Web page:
David Unric wrote in post #960444:
> My appologies I did not realized sooner the deeper conceptual
> differencies between these languages.
> Despite of that, if Ruby cann't decide if mymsg is a variable or a
> method call in advance, how does it rule out the possibility for a
> static parser to notify the 'mymsg' symbol has no assignment or method
> definiton in the source code ?

On the contrary: ruby *does* always decide (statically, at parse time, 
not at run-time) whether a bareword is a local variable or a method 
call, based on whether a previous assignment statement exists previously 
in the same scope.

e.g.

def foo
  if false
    x = 123
  end
  puts x           # prints nil - x is a local variable
  puts y           # NameError
  puts z()         # NoMethodError
end
foo

Although the assignment to x was never executed, it exists in the parse 
tree before the point where it is referenced. Therefore at that point 
bareword x is known to be a local variable. At runtime the value is nil 
because no assignment was actually executed.

y is decided statically to be a method call, as the parsetree shows, 
because no assignment was seen. Note however that the error message says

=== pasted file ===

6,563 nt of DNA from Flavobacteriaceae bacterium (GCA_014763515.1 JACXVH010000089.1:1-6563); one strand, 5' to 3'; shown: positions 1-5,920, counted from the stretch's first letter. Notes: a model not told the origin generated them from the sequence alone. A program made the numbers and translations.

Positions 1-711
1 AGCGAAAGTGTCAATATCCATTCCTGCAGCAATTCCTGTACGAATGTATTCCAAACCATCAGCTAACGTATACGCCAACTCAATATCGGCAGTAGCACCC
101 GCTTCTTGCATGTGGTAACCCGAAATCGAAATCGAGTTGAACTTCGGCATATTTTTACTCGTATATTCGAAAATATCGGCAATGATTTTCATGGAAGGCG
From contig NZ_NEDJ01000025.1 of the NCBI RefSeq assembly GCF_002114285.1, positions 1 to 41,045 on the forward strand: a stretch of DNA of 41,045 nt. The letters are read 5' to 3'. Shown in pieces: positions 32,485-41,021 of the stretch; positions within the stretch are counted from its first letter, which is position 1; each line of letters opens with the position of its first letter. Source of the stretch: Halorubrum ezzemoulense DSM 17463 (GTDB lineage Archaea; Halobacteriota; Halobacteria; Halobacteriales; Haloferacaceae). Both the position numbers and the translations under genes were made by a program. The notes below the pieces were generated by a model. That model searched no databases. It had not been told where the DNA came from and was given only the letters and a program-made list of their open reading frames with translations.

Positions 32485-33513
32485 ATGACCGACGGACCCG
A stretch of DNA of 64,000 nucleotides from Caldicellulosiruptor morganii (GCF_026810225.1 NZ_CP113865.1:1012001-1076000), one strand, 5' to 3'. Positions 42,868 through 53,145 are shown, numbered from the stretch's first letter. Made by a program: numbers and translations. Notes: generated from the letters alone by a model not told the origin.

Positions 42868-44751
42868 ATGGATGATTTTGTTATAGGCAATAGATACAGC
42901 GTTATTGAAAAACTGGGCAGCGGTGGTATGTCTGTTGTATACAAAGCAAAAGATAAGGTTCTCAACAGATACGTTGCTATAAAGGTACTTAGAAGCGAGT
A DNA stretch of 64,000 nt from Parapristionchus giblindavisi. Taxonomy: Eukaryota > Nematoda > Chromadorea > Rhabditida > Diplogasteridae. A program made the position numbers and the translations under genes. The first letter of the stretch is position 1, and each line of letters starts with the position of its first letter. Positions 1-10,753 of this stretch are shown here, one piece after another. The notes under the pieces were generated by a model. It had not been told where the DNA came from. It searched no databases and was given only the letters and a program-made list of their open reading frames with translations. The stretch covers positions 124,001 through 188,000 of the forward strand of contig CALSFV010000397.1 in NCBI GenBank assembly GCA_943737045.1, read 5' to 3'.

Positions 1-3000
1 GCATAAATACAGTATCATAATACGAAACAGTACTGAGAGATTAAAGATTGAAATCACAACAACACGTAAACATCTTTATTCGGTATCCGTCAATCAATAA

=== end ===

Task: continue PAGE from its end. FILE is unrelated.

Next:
"undefined local variable or method `y'". The programmer might have 
meant to assign to a local variable called y, or might have meant to 
define a method called y. Neither was done, but Ruby has no way to tell 
which you intended.

z() is known from the syntax definitely to be a method call, and so the 
error is "undefined method `z'". The same would be true for self.z. It 
doesn't matter whether a statement z=... exists earlier.

Unfortunately, because Ruby doesn't require you to annotate your code, 
there is no additional information which could be used to highlight an 
anomaly.

For example, in perl, scalar variables are flagged by $. If you do

   $myarg = 123;
   ...
   print $my_arg;

it can see that $my_arg is used only once, and is therefore likely an 
error. With 'use strict' you are forced to declare your variables, so 
every variable must have a matching declaration.

The non-verbose nature of Ruby, combined with the dynamic definition of 
methods at runtime means that these tests simply can't be done. Dynamic 
method definitions are very widely used - look at code which uses 
ActiveRecord for instance. The methods in an object are based on the 
columns in the database which the program connects to.

And what this means is, you need tests. Your test suite needs to execute 
each line of code in your source at least once. A code coverage tool 
like 'rcov' can help you achieve that, or if you are paranoid look at 
'heckle'.

Is this harder or more expensive than static code checking? Only if you 
take the point of view that you don't need unit tests.

-- 
Posted via http://www.ruby-forum.com/.